DETAILED DESCRIPTION OF THE PREFERRED EMBODIMENTS

The present invention relates to compositions for treating contaminated regions that are easy to use, economical, and effective. Compositions in accordance with the principles of the present invention provide an admixture of organic and inorganic particles that have been formed into a pre-shaped structure. In one embodiment of the present invention, the pre-shaped structure is preferably a cylindrical pellet or a rectangular prism such as a cube. It is desirable to combine the organic and inorganic materials into a pre-shaped structure to ensure that the two classes of ingredients are uniformly and intimately co-mingled so that the key individual components (i.e., the organic particles that serve as food for microorganisms and the inorganic particles that serve as chemical oxygen scavengers) are and will continue to be uniformly distributed throughout a reactive barrier (PRB), or soil, for a relatively long period of time. As seen in FIG. 1, the PRB 11 is situated near the contaminated region, for example contaminated groundwater 13. Preferably the PRB 11 is situated in close proximity but somewhat downstream from the contaminated groundwater 13. The contaminated water flows a direction 17, enters the PRB 11 where the decontamination occurs and treated groundwater 15 exits the PRB 11.

The pre-shaped structure of the present invention is a combination of organic matter and certain multi-valent metal particles. The organic matter is capable of supporting organisms such as but not limited to microorganism (e.g. bacteria) or fungal growth. The pre-shaped structure is added to soil, water, sediment, and environments containing organic contaminants such as nitroaromatic organic chemicals and halogenated organic chemicals. This is done in order to provide an environment that has a stable negative redox potential, that is, a reducing environment that is conducive to reduction of nitro groups to amine groups and the reductive dehalogenation and subsequent enhanced degradation or decomposition of the nitroaromatic and halogenated organic contaminants.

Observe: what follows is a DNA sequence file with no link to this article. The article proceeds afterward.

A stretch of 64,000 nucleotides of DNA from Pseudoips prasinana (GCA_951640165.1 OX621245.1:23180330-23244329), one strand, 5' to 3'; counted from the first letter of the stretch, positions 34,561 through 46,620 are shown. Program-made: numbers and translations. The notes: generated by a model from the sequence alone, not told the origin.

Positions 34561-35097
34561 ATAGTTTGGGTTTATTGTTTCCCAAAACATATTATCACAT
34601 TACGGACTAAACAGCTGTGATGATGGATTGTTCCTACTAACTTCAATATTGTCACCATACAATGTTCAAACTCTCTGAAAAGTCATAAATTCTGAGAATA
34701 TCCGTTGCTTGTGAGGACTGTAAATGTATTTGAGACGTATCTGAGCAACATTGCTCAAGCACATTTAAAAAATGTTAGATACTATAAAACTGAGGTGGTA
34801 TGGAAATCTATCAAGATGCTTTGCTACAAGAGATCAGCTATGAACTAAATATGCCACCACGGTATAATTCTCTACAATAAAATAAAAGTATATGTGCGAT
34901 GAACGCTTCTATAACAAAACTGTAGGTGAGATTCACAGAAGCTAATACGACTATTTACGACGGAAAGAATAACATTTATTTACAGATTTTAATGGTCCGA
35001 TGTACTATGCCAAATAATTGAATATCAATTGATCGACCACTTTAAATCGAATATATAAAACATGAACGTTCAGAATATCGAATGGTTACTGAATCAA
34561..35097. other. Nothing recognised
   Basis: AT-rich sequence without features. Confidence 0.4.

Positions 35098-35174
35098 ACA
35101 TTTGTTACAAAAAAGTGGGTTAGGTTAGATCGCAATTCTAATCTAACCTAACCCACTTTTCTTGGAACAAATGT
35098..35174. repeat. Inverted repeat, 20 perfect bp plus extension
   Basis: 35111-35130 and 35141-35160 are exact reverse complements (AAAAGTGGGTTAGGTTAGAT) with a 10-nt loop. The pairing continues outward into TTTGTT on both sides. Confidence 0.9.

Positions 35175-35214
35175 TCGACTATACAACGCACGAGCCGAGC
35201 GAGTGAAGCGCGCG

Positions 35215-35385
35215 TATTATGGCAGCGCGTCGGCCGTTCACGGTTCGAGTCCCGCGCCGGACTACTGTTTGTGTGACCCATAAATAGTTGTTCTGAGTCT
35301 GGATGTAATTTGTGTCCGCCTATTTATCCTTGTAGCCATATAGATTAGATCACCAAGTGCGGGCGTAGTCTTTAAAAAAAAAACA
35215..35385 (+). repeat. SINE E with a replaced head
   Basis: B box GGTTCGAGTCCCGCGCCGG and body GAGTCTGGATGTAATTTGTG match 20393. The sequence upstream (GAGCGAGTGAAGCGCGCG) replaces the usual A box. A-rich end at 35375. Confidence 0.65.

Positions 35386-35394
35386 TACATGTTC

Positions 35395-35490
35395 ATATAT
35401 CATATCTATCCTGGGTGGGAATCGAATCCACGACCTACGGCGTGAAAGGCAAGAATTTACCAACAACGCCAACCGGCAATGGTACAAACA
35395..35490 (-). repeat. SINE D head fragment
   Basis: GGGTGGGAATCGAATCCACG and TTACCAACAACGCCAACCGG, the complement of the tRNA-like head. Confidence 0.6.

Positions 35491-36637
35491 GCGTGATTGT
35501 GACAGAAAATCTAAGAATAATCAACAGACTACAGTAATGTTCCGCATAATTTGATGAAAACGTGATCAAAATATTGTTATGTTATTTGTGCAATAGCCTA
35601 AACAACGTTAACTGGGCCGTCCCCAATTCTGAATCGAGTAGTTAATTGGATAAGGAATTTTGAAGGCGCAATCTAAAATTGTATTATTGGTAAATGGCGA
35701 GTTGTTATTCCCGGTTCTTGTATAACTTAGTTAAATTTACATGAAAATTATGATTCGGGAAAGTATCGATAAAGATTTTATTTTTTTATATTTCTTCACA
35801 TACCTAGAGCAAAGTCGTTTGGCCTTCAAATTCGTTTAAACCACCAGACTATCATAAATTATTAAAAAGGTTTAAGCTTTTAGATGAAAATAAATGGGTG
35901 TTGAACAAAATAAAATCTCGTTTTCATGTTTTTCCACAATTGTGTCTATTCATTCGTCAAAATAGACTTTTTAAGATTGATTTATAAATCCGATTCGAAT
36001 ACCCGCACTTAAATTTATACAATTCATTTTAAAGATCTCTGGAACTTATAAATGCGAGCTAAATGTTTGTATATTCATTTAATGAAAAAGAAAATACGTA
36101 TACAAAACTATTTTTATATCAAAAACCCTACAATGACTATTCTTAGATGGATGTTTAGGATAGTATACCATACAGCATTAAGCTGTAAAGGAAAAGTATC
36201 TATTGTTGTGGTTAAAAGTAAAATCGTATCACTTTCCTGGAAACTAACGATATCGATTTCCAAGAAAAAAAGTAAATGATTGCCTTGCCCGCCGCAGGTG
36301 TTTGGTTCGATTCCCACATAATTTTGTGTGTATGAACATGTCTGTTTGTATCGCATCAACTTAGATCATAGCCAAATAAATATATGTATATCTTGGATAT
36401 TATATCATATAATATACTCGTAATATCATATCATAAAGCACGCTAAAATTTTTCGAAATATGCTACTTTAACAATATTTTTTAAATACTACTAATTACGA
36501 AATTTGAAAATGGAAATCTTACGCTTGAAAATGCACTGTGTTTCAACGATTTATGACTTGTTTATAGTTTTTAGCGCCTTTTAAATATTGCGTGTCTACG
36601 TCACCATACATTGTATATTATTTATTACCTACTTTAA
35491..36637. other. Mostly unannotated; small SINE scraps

Microorganisms should be present in the reactive barrier, soil, or water during operation or use. Generally, the necessary microorganisms are indigenous to the organic material ingredients in the pre-shaped structure and in the contaminated environment. Where it is desirable or necessary to do so, additional microorganisms may be added as a supplement to the contaminated environmental sector or system. In some embodiments of the present invention, it may be desirable to add microorganisms as one of the ingredients included in the pre-shaped structure; however, it is not essential that the microorganisms be added to the compressed material. For example, in one embodiment of the present invention the microorganisms are applied separately to the reactive barrier during or after construction. Other approaches for ensuring adequate microbial growth also are possible and will be understood by those skilled in the art.

For purposes of explanation only and not by way of limitation, it is believed that the organic matter provides nutrients for aerobic and facultatively anaerobic microorganisms. The growth of these microorganisms consumes oxygen, which promotes anaerobic conditions and in turn lowers the redox potential of the environment. The redox potential also may be lowered by reducing compounds such as sulfur-containing amino acids and the like, which may be present in the organic matter, and also may be lowered by the reducing power of the multi-valent metal particles.

This environment promotes the growth of anaerobic microorganisms whose activity lowers and maintains a strong negative redox potential, that is, it creates strong reducing conditions that are conducive to reductive degradation of nitroaromatics and to dehalogenation reactions. The resulting system contains a wide spectrum of inorganic, biochemical, and enzymatic redox systems, some or all of which promote the reductive degradation of nitroaromatic organic contaminants and dehalogenation of the halogenated organic contaminants. After degradation of the nitro groups and/or dehalogenation of the halogenated organic contaminants, the organic contaminants tend to be more readily degradable; thus, the organic contaminants will rapidly decompose or decay by natural processes in the environment, particularly if aerobic conditions are subsequently allowed or maintained.